At least half the days this summer have been rainy. The earth and streets smell fresh, and because my work is indoors, I am mostly dry. I find joy in the after-effects, however—the dripping grass squishing between my bare toes, muddy puddles along the roadside.

The downside of having so much rain and persistent puddles is that mosquitoes are finally breeding. Until last Sunday, only one insect had bitten me during the entire summer. Then I got three expansive spider bites that thankfully dried out by the time I got re-bitten yesterday on my hand and knee.

I still love the puddles, though.

I love rain and puddles and trees and mountains. They’re majestic, and they remind me of my old home and places I’d like to go such as the Adirondack Mountains, Kenya or Montana.

For living in what I call the “flatlands,” I live in a pretty beautiful place. Flat, open land was never my ideal, but I’ve learned to find beauty in the wide fields, straight roads and of course the railroad tracks. Still, I’m blessed to live on what is probably the most shaded street in Wheaton. I’m blessed to live in a house that has trees out front and lining the side. It feels enclosed.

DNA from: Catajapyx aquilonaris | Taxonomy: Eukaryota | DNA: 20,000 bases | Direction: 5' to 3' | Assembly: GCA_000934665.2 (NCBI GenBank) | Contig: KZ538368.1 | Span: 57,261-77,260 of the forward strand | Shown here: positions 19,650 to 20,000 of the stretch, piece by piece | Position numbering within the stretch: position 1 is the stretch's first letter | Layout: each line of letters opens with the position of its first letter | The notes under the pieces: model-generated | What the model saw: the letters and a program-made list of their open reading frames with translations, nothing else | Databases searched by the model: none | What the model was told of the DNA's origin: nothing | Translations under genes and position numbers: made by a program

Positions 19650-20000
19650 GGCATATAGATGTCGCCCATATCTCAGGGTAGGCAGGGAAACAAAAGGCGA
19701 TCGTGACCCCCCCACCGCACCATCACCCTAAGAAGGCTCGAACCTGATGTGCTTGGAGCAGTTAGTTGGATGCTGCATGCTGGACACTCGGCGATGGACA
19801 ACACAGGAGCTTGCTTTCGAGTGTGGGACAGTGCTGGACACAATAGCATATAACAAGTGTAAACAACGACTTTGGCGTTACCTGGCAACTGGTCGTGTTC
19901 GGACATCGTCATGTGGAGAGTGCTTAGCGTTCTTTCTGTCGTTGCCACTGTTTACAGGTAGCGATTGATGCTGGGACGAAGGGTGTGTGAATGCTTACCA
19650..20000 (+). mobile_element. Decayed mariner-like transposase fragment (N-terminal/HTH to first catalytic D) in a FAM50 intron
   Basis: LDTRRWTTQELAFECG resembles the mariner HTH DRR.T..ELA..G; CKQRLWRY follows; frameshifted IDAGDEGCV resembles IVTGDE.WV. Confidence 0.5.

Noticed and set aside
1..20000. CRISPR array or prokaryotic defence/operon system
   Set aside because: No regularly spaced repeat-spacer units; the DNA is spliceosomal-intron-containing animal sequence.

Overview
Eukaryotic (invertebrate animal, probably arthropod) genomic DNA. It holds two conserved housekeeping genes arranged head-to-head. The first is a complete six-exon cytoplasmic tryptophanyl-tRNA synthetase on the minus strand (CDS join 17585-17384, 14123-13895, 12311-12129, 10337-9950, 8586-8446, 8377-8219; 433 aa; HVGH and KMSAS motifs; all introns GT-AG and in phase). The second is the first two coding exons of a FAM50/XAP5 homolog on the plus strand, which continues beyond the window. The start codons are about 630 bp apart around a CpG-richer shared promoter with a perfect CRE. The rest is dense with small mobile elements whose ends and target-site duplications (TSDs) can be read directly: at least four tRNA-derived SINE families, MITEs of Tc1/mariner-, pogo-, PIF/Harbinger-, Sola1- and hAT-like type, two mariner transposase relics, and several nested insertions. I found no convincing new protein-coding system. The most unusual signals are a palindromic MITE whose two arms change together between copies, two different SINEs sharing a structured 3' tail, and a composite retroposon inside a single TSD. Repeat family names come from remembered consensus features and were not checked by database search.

When we lived in Connecticut, my mom always disliked Hartford Turnpike because the street was walled in by a tunnel of trees. She preferred the winding beauty of Upper State Street, with its more sunny view, the elementary school and the pond where I once caught a fish with a french fry. Dad preferred the direct route of Hartford Turnpike. My parents would race each other home, testing which road was the shortest, but it honestly depended on the traffic lights. I’d drive both roads depending on my preference that day, but I loved being surrounded by trees and rock faces on the interstate and highways in Connecticut.

I haven’t seen any rock faces in Illinois yet, but today God gave me a mountain. And he took away my breath.